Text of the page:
[interviews] Yet another reader interview with me

Answering questions from the most recent reader interview of me [ jlake.com | LiveJournal ]. In addition, a friend sent me a good set of interview questions that I believe I shall address in a separate post some time in the next few weeks.

I hope you enjoy this as much as I did.

The questions, and my answers…


What is your greatest
asset being a parent
to a teenager?

Jay Lake:

teenager at home
needs psychotic persistence
from patient parent


melting spring lake
myriad floating ideas —
scooping the perfect blossom?

Jay Lake:

reaching into self
abundance spread wide before
ideas choose me

Michael Carychao:

arching through the mind
does span of control disperse
shadows out from life?

Jay Lake:

life flows with darkness
words open the door of light
shadows can vanish

Matt H:

After reading many of your shorts and probably half of your novels to date I would say I have a pretty good feel for your “style” or “niche”. Some things I’ve been curious about regarding individual style:

A) Is a unique style something you’ve intentionally set out to develop or is it something that’s evolved organically?

B) Is it something you consciously think about as you develop a particular story or not at all?

C) Has your approach to style changed during the course of your writing career?

Jay Lake:

It’s pretty much been an organic evolution. I’m quite conscious of style, and have certainly directed myself within the context of individual projects, but in a larger sense, I’m very comfortable letting this process flow naturally.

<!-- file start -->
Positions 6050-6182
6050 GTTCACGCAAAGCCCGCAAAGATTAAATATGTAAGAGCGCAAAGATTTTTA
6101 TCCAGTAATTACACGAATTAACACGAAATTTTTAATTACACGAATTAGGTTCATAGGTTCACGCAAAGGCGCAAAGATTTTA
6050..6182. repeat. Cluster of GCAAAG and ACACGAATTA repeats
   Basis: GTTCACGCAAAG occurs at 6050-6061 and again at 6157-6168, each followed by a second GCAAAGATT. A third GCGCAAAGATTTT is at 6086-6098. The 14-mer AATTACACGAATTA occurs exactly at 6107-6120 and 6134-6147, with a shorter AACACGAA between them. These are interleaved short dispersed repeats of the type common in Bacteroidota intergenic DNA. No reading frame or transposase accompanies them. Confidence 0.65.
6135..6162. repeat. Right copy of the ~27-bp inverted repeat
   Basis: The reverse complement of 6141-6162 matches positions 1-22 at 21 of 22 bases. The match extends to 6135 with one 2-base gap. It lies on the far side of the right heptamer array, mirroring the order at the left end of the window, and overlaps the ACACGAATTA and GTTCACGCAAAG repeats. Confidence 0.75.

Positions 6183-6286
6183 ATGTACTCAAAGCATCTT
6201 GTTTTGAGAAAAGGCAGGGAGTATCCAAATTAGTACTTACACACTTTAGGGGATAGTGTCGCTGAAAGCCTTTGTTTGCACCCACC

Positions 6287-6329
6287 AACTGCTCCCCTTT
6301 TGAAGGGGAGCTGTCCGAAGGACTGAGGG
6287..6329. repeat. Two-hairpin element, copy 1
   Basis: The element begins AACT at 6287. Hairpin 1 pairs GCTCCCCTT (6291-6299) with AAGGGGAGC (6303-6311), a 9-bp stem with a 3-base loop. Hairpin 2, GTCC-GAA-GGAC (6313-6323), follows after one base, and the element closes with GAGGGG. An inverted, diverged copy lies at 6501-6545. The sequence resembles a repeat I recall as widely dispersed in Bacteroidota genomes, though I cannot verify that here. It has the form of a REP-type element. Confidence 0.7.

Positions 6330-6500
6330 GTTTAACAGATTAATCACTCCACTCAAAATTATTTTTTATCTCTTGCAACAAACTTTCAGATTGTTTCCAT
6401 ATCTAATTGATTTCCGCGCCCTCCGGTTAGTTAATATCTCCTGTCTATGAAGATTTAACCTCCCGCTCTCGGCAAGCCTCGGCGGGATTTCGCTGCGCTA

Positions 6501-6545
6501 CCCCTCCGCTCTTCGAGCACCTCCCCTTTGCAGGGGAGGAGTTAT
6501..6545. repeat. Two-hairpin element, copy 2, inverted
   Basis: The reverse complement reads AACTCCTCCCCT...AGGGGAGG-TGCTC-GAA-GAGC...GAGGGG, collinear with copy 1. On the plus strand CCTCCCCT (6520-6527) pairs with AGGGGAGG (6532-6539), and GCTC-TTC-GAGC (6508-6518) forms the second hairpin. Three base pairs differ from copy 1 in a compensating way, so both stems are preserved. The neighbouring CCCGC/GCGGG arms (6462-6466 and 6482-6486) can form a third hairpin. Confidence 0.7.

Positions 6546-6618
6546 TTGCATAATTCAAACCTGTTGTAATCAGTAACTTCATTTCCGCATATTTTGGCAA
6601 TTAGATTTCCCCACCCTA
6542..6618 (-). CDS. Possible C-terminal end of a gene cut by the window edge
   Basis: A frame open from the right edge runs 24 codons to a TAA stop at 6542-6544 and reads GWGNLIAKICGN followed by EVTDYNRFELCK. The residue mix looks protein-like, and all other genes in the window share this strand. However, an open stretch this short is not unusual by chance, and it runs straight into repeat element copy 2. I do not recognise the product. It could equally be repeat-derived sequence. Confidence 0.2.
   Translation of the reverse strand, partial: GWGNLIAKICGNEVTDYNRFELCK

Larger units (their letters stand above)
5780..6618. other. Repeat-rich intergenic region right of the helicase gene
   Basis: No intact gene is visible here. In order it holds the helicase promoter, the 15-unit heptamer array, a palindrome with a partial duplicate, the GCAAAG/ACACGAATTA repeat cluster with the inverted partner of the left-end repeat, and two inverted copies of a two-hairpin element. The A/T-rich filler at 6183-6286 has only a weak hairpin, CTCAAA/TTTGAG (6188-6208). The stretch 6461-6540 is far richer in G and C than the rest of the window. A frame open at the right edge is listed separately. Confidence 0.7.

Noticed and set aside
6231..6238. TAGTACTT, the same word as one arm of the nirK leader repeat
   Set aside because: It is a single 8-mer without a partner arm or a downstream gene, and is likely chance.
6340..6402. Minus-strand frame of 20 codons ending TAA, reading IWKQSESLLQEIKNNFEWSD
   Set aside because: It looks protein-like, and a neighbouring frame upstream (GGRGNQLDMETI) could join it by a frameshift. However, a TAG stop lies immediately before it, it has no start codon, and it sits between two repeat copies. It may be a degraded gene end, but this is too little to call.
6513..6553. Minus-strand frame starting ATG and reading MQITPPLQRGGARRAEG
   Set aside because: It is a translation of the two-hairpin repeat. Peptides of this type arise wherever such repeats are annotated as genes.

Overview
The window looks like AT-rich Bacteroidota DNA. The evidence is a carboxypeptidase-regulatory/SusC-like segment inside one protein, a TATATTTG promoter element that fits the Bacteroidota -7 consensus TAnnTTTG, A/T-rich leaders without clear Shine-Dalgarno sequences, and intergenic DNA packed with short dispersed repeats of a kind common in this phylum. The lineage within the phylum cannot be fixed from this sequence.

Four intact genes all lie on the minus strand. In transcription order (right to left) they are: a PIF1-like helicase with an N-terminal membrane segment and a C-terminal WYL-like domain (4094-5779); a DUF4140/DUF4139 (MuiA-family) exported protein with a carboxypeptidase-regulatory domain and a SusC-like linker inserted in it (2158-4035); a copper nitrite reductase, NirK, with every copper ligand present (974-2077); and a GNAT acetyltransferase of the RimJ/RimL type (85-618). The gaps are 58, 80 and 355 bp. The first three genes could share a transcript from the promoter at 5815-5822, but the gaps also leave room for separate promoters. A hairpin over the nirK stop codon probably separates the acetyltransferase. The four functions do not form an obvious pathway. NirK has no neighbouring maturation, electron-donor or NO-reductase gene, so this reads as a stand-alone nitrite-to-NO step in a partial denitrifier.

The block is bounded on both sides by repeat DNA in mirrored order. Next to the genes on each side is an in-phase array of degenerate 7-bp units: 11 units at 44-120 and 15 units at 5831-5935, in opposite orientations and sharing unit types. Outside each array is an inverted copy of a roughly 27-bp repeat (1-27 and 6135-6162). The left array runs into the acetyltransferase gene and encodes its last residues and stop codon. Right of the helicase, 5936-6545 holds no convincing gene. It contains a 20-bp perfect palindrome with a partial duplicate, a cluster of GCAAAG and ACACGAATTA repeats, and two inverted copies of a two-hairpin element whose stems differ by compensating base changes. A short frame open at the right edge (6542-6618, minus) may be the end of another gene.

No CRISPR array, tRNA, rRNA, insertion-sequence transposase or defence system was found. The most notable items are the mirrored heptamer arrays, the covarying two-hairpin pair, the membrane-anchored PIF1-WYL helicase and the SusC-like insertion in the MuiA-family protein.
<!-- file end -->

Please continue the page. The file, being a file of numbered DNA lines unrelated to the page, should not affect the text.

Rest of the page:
One of my beliefs (this is not Received Wisdom) about why some stories sell is that it comes down to voice. Lots of people have good ideas, lots of people can string together competent, or even excellent prose. And many more of us can learn or be taught those two things. But voice? To me, voice is the inadequate label for the ineffable quality of writing that makes an author or their work distinctive, interesting, captivating. And style is a big component of voice.

I don’t know about you, but I don’t know how to be distinctive, interesting or captivating. The best I can do is satisfy and engage myself. Then, if I’m lucky, other people will follow me there.

And certainly my approach to style has changed over the years. How could it not? Everything else has. But granted that I am a largely subconscious writer — which is to say that my awareness of the details of craft and critique is almost utterly post facto to my drafting efforts — I can’t really offer a good characterization of that approach. The best I can say is that I choose a style that I believe best suits the tone I want for the story, and then I get out of the way and let it flow.

Mark Siegal::

Three related writing questions:

1. When did you get the idea for Original Destiny, Manifest Sin?

2. Did you instinctively know you weren’t ready to write that novel yet, or did you only find out by trying to write it first?

3. How can a newbie writer tell the difference between “I’m not skilled enough yet to write this particular novel” vs. “I’m too scared to try and keep pushing until I’m finished”?

Jay Lake:

Now there’s some tricky questions.

(For context, Original Destiny, Manifest Sin is a magical alternate history of the American West that I’ve been working on [or not] since 2003.)

I’ve had the idea for that book since at least 2003. At least, that’s the creation date on the oldest of my files for the project. Truthfully, it extends rather further back that that.